The public Internet is pervasive. It’s an essential ingredient to the way many of us choose to live, work, play and learn. When this amazing resource is viewed through the perspective of mainstream users, the path that led us here may seem unimaginable.
It’s an example of open innovation and creative collaboration, with a common cause that was shared by determined pioneers. The Internet Society has published a brief history that starts with the following story introduction:
“The Internet has revolutionized the computer and communications world like nothing before. The invention of the telegraph, telephone, radio, and computer set the stage for this unprecedented integration of capabilities. The Internet is at once a world-wide broadcasting capability, a mechanism for information dissemination, and a medium for collaboration and interaction between individuals and their computers without regard for geographic location.”
Coke fork-lift truck drivers Use these Cisco phones with headsets to pick products more accurately and drive more safely.
For years Coke used a manual pick system Then they moved to a semi-automated one that could deal with full pallets, but then, with more and more products being added, Coca-Cola Refreshments U.S.A (CCR) found that it needed a better system to handle mixed pallets and make less shipment errors. Enter Cisco and Datria.
As their order profile changed CCR could no longer rely on a manual system to deal with mixed cases (80% of the order volume is now mixed pallets). CCR needed to have order accuracy rates of over 99.5% to get preferential supplier treatment from customers like Walmart. The Voice picking solution gives CCR 99.8% overall accuracy and 100% in some locations. And there’s more… Read More »
I recently had the opportunity to chat with Soni Jiandani about the nature of innovation at Cisco. For those of you who know her, you know she knows a thing or two about bringing innovation to market. Soni is currently a VP in the Server Access and Virtualization Business Unit. In a prior role, she was Vice President and General Manager of Cisco’s LAN and SAN switching business unit within the Data Center, Switching and Wireless Technology Group, where she was responsible for the industry leading Catalyst modular switches and a comprehensive portfolio of intelligent SAN switches.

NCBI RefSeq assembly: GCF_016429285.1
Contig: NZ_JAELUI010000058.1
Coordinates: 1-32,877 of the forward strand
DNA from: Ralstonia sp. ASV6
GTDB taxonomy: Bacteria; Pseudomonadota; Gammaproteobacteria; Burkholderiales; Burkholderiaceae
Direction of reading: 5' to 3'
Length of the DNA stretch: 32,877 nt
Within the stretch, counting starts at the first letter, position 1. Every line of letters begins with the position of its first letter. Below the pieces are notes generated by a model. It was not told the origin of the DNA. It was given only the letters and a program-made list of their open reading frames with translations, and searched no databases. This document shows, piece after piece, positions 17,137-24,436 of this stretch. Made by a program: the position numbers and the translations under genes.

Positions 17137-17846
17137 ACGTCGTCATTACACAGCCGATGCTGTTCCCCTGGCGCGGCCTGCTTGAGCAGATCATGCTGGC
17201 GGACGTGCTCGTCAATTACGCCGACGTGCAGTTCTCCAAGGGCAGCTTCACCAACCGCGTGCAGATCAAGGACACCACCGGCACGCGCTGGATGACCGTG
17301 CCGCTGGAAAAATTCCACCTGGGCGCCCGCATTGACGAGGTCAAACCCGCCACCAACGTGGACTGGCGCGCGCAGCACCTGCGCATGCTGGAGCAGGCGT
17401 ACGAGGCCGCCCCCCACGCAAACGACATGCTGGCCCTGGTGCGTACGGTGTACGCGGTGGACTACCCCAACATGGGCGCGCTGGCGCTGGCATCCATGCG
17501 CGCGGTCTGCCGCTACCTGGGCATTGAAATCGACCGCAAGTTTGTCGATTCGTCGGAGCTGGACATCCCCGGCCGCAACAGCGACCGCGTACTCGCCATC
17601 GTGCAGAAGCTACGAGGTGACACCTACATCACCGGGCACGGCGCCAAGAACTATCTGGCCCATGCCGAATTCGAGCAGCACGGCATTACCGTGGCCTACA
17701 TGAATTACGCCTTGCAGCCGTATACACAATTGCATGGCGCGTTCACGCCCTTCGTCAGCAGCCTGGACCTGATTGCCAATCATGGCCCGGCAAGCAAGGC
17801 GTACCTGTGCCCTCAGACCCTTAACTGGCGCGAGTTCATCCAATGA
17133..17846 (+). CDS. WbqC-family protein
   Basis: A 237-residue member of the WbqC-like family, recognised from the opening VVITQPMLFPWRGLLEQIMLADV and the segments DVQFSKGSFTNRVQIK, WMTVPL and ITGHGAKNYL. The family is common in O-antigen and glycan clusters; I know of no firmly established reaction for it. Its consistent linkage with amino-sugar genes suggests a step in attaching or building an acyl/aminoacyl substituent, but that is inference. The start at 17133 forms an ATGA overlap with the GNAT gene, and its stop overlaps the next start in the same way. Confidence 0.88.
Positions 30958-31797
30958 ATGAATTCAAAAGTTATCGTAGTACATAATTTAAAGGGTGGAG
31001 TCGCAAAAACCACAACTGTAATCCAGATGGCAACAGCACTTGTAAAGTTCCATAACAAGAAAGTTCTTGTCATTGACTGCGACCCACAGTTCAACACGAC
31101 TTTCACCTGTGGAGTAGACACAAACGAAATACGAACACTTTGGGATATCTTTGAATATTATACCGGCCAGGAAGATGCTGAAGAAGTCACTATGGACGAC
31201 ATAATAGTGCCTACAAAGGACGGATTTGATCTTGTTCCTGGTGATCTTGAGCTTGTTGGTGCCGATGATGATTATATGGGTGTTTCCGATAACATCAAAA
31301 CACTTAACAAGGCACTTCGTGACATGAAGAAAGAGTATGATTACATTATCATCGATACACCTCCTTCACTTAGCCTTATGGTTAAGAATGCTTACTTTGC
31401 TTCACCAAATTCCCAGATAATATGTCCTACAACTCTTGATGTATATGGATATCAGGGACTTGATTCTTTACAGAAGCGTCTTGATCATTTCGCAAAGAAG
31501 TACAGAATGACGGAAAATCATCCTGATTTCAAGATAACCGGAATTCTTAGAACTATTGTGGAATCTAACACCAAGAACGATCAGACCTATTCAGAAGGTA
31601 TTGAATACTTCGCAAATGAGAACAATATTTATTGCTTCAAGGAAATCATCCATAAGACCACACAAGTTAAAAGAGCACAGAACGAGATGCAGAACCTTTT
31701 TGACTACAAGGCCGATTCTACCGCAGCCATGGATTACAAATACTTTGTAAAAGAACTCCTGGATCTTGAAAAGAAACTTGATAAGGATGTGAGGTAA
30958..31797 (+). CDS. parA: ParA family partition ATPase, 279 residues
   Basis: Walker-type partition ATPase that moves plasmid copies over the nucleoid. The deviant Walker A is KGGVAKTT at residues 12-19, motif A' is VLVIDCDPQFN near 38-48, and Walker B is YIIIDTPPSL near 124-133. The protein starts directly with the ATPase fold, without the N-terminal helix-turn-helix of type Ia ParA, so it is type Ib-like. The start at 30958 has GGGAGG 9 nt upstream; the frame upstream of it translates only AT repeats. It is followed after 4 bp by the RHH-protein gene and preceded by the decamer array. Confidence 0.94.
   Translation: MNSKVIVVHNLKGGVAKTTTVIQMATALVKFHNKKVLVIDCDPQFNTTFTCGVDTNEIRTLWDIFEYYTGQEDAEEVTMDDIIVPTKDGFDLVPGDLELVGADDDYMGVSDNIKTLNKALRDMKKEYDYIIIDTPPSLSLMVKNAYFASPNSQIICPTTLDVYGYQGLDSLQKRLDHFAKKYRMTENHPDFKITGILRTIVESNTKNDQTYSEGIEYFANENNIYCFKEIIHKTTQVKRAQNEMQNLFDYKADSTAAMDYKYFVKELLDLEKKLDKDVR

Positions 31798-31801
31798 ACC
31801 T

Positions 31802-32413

Omar Sultan: Soni, you often refer to the “Cisco Innovation Edge” -- What does this refer to?
Soni Jiandani: Specifically this refers to our ability to introduce technology innovations more quickly than the rest of the industry that deliver quantifiable benefits to our customers. This really speaks to our culture of being a customer-centric company. Throughout our history we have maintained a close collaboration with our customers in order to understand their current requirements and vision for how technology can benefit their business in the 3-5 year time horizon. By listening and then applying our technology expertise and experience of over 2 decades, we have been successful in driving many innovations into our architecture through custom silicon development. At the same time, we are often leading the charge to drive these innovations through the standardization process and providing engineering support for plug-fests and industry-wide interoperability efforts. We do this because we believe it is in the best interests of the customers, the industry and Cisco.
A recent example of this is Fibre Channel over Ethernet, a technology which is helping customers to save up to 50% on their data center infrastructure and operation by consolidating equipment and networks. We were the first company to introduce FCoE switching products in 2008 in our Nexus data center switches. At the same time we were helping to lead several industry-wide efforts which resulted in Lossless Ethernet and FCoE becoming official IEEE / INCITS standards in 2009. Our custom silicon development allows us to introduce innovations more quickly to our customers, allowing them to benefit through cost savings and more agile infrastructures. Once these innovations become standard and required by customers, they may then make it into merchant silicon; but often this can be several years later. That’s a significant “Cisco innovation edge” that delivers real value to our customers maximizing investment protection. We are on an innovation treadmill here. As we standardize Cisco innovations, we are constantly investing in the next set of innovations.
OS: There are a number of competent companies out there that make merchant networking silicon, so why does Cisco continue to commit R&D resources to make our own chips?
Neil Diener and Walt Shaw, the leaders behind Cisco Clean Air technology, are pretty humble when it comes to talking about their innovative contributions at Cisco. But there is no hiding their passion for their work and the impact it has on the industry. Learn more about Diener, Shaw and Cisco Clean Air technology here!
I don’t know about you , but I want to be well prepared for the March 30th Cisco announcement
Listening to Cisco SVP Bill Brownell’s invitation, we can definitely expect some very interesting product news, but more importantly a new round of conversations about the right fabric-infrastructure, especially in the context of cloud computing.
That’s why we will have special guests such as John McCool, Soni Jiandani and Tim Gillis in addition of Forrester Research and IDC (see my previous blog)
So as I was willing to be well prepared, I found this interesting blog from Ivan about data center fabric architecture , which obviously grabbed also the attention of some of our smart engineers